Holidaymaker shows inside isolation accommodation in Spain
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Now that the UK has left the EU, Britons who want to live in Spain or travel to the country have been left with slightly more limited options. As was the case before Brexit, Britons can stay in the Schengen Area for up to 90 days during any 180-day period. For visits of more than three months though, a visa is required for non-resident UK nationals to remain in Spain.
Before Brexit, many British second homeowners without Spanish residency were used to spending six months at a time at their homes in Spain as they enjoyed some winter sun.
But with the 90-day rule now being enforced more strictly by the Spanish authorities, such lengthy stays in Spain are no longer possible without residency.
There is however a residency option for British buyers of Spanish property – Spain’s golden visa scheme.
The golden visa allows individuals and their families to live and work legally in Spain as long as they invest €500,000 (£415,000) in Spanish real estate.
Golden visa holders also have the added benefit of being able to move freely within the Schengen Area.
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A British estate agent based in southern Spain said he is seeing more British buyers using the golden visas, which is contributing to a “property boom”.
Adam Neale runs property company Terra Meridiana in the town of Estepona on the Costa del Sol.
Discussing the impacts of Brexit, he said: “We’ve still got UK buyers. It hasn’t dented the love for Spain, the destination to have a holiday home or permanent home.
“They’re just using other means like golden visas. UK buyers wouldn’t dream of having a golden visa prior to Brexit.
“That was an exotic solution for non-Europeans but now it’s quite widespread the use of the golden visa.
“In terms of Brexit, we haven’t had a negative or positive effect.”
Mr Neale said he had witnessed a “property boom” in Spain as the country emerged from its Covid restrictions.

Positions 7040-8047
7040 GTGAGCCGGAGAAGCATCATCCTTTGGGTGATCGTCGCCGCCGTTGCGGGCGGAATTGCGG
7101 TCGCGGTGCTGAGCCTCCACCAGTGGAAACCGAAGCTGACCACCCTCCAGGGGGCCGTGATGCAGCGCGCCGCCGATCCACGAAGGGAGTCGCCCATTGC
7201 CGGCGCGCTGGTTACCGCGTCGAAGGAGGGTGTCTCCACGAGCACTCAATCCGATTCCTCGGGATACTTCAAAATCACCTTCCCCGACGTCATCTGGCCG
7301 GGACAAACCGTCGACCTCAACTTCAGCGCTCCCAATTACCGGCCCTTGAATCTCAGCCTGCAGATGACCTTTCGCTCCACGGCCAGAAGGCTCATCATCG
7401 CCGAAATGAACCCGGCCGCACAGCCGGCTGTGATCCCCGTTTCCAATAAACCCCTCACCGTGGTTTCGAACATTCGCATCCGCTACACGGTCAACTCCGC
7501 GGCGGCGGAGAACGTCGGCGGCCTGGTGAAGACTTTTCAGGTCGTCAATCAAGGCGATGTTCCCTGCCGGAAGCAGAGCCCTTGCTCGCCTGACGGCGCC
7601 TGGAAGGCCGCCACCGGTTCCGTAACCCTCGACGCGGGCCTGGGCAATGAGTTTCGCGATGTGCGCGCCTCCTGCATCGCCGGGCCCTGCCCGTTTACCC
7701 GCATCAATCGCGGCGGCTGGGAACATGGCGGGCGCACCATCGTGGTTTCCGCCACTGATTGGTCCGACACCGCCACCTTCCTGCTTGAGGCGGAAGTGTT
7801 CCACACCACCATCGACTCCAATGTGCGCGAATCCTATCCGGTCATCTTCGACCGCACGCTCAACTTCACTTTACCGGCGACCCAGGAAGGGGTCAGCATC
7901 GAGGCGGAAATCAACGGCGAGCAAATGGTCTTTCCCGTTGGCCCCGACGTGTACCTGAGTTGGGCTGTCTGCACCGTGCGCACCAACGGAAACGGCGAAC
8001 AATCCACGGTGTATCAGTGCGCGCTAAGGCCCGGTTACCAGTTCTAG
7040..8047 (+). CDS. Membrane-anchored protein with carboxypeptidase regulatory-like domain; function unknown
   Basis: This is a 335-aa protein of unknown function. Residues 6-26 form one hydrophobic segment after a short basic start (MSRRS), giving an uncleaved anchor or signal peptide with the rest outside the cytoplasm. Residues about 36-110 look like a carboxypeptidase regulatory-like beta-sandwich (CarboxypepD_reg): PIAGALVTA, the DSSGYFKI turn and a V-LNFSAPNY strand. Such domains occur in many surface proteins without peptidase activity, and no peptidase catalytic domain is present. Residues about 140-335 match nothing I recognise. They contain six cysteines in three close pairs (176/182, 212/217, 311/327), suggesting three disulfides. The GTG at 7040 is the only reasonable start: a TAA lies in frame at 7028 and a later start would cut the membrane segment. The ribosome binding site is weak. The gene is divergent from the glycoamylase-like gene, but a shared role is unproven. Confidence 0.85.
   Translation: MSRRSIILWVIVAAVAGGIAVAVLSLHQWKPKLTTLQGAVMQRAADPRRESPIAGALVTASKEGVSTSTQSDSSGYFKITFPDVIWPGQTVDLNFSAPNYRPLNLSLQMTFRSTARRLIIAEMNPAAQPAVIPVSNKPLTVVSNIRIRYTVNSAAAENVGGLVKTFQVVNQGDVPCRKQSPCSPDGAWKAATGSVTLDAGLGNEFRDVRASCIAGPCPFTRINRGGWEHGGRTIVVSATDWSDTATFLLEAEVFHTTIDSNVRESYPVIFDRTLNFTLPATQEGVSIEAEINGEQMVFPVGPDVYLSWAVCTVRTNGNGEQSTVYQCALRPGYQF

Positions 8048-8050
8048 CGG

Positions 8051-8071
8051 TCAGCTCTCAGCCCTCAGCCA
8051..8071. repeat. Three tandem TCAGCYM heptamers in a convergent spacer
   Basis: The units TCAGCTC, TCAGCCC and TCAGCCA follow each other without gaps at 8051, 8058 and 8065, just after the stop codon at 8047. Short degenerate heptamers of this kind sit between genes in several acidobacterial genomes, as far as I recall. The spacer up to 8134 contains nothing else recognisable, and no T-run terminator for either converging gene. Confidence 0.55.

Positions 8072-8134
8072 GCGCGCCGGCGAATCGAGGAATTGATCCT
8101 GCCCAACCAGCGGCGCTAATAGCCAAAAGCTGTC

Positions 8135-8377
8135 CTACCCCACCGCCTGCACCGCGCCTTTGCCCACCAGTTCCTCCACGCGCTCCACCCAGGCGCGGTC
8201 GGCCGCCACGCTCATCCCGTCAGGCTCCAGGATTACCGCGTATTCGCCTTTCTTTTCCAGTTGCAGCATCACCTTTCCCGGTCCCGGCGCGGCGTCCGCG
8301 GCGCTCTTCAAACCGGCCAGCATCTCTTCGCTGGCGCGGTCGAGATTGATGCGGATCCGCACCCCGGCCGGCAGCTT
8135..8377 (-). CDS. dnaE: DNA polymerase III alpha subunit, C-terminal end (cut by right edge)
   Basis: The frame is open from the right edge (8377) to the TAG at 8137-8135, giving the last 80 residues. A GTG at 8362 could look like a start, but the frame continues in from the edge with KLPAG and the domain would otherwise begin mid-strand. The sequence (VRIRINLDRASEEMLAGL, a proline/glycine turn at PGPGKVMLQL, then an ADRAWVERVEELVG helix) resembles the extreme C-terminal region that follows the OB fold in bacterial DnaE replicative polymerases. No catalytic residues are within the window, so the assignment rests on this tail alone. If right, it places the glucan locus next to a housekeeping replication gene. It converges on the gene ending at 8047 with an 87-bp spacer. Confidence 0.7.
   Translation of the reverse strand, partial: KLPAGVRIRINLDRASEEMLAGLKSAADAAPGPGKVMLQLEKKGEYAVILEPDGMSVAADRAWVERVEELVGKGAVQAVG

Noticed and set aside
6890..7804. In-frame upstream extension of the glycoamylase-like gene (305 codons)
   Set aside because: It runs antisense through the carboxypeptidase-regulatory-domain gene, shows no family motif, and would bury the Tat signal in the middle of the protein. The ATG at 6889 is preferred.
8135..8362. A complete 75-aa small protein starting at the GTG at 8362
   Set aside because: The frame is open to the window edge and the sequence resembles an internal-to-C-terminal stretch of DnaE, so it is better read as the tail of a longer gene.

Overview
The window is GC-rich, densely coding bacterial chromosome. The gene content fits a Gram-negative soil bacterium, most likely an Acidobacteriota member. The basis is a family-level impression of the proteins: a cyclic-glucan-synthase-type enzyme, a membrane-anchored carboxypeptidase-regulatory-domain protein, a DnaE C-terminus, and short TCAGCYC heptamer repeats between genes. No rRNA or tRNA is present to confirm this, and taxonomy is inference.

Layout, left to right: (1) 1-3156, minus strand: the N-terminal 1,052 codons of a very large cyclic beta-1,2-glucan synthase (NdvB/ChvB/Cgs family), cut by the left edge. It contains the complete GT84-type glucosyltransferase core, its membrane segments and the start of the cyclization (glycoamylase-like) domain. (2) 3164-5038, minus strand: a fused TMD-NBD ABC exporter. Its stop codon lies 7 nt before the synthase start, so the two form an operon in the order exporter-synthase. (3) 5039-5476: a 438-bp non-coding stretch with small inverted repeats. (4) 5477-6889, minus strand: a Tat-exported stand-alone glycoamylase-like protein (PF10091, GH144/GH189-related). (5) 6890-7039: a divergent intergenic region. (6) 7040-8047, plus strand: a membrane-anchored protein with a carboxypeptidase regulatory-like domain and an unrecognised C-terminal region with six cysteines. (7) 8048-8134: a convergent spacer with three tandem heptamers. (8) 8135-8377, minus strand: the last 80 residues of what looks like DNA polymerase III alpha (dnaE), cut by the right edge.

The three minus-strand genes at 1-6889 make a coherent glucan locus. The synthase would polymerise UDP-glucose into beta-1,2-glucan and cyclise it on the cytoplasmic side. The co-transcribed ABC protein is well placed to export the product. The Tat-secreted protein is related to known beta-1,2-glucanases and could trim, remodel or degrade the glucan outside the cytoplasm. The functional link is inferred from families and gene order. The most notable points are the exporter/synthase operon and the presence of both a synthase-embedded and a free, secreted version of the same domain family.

He said: “We’ve seen a really huge influx of UK clients since the restrictions have been lifted.
“It’s like the Iron Curtain, they lifted those restrictions and it’s like ‘boom’.
“There are a lot more people with a lot of money, and the properties are selling very fast.
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“So, for example, a €9.5million house came on the market two weeks ago, it’s gone.
“That would take two years before, not two weeks.”
Britons accounted for 9.89 percent of all property purchases by foreigners in Spain in the third quarter of last year, according to the Spanish association of registrars.
However, UK nationals have been replaced as the largest cohort of foreign buyers by the Germans.
Mr Neil said: “If you look at the stats, UK buyers are down, but they’ve been supplanted by new economies like Poland and Spain.
“France, Germany, Italy, Switzerland, America, Ireland, all the usual suspects, Scandinavians obviously huge and increasing.”
He added: “The pandemic has just fuelled this property boom, which was surprising but it’s worldwide, I think.
“And I suppose we are one of those destinations where people think that they can holiday.
“Maybe they holidayed before in Florida or Turkey, and they think, ‘well, I’d rather have a home that I can get to if I need to, driving’.”
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